The Mid-Autumn Moon Festival (zhōngqiūjié), or simply the Moon Festival, is celebrated in many countries throughout Asia, although it it originated some 3000 years ago in China. This festival falls on the 15th day of the 8th month in the Chinese lunar calendar. Just as Westerners may wish for a “white Christmas”, Chinese wish for a clear sky on this day to observe the full moon in all its glory.
After Chinese New Year, the Moon Festival is the next important holiday in the Chinese lunar calendar. It is a legal holiday and is used to celebrate abundance and an end to the harvest season before winter kicks in, similar to why North Americans celebrate Thanksgiving Day. However, instead of eating turkey, traditional foods include moon cakes, which come in wide varieties, and the pomelo fruit. Traditions include lighting lanterns and having barbecues under the moonlight, topped off with fireworks to celebrate the occasion.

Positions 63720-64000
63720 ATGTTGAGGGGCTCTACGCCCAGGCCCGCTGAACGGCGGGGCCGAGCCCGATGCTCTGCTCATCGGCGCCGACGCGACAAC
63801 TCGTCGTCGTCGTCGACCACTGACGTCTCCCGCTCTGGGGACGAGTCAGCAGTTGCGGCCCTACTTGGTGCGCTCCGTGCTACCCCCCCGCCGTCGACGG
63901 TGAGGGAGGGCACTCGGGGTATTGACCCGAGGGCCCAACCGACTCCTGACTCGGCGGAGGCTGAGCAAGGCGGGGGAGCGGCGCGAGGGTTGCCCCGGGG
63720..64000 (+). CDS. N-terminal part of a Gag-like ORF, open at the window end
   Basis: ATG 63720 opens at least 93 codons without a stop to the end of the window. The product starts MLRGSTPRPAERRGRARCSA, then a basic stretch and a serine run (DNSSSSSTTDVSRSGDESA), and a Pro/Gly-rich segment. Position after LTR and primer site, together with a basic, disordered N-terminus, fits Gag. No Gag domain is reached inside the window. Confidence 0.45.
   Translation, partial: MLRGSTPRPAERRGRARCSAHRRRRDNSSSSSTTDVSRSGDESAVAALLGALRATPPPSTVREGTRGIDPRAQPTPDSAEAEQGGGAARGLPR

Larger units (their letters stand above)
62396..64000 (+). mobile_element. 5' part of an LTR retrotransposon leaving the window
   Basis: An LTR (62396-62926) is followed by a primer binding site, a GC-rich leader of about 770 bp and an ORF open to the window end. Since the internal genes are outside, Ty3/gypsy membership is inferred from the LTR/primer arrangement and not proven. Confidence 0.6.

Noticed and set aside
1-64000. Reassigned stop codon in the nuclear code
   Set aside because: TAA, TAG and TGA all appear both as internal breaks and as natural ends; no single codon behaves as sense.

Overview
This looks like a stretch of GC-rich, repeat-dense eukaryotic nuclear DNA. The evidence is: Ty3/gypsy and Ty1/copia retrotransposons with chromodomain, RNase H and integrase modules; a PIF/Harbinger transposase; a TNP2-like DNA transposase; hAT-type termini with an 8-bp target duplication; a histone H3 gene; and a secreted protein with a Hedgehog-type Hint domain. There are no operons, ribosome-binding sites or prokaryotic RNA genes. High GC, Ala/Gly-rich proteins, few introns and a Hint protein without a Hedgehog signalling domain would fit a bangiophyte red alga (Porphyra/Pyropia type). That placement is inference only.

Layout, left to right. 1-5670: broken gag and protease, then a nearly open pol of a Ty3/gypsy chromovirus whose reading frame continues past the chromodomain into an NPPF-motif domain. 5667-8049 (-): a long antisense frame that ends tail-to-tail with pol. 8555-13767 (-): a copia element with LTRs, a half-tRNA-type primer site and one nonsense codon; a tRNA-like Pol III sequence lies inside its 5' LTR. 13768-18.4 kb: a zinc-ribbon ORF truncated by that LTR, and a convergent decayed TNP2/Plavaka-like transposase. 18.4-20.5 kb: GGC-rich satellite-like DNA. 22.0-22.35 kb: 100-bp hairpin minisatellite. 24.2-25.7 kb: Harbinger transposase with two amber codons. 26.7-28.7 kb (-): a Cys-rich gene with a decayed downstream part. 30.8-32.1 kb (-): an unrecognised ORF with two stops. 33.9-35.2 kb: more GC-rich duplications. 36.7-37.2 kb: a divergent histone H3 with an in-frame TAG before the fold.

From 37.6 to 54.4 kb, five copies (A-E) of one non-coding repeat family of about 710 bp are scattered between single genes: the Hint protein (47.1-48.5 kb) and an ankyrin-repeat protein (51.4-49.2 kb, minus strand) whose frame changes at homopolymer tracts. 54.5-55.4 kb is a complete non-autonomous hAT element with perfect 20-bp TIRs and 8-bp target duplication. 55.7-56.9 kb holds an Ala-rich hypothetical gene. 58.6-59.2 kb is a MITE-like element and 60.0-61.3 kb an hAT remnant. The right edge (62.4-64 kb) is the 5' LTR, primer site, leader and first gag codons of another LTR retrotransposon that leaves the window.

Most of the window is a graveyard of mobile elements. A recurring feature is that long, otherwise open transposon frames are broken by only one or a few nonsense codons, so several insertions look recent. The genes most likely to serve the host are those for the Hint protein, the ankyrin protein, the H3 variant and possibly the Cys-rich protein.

The story behind the celebration of the Moon Festival is similar to that of Chinese Valentine’s Day. Once upon a time there were ten suns in the sky which began to scorch the earth, causing misery among the people. Houyi, the archer, solved the problem by shooting the suns down one by one, leaving just one. He was rewarded by becoming the king and marrying the beautiful Chang’e, as well as receiving a pill that granted immortality among the Gods. However, knowing that swallowing the pill would cause him to leave earth and go to the sky, he gave it to Chang’e to save for the future. One day, Chang’e was attacked by their servant who knew about the pill and wanted it for himself. Knowing that she had no other choice, Chang’e swallowed the pill herself, causing her to ascend into the sky and to the moon. Houyi tried to chase her, but in vain. Since then, every year during the moon festival, when the moon was at is brightest, Houyi would celebrate the memory of his love by lighting incense and eating the fruits and desserts that she loved to eat, which is how citizens today also celebrate the occasion.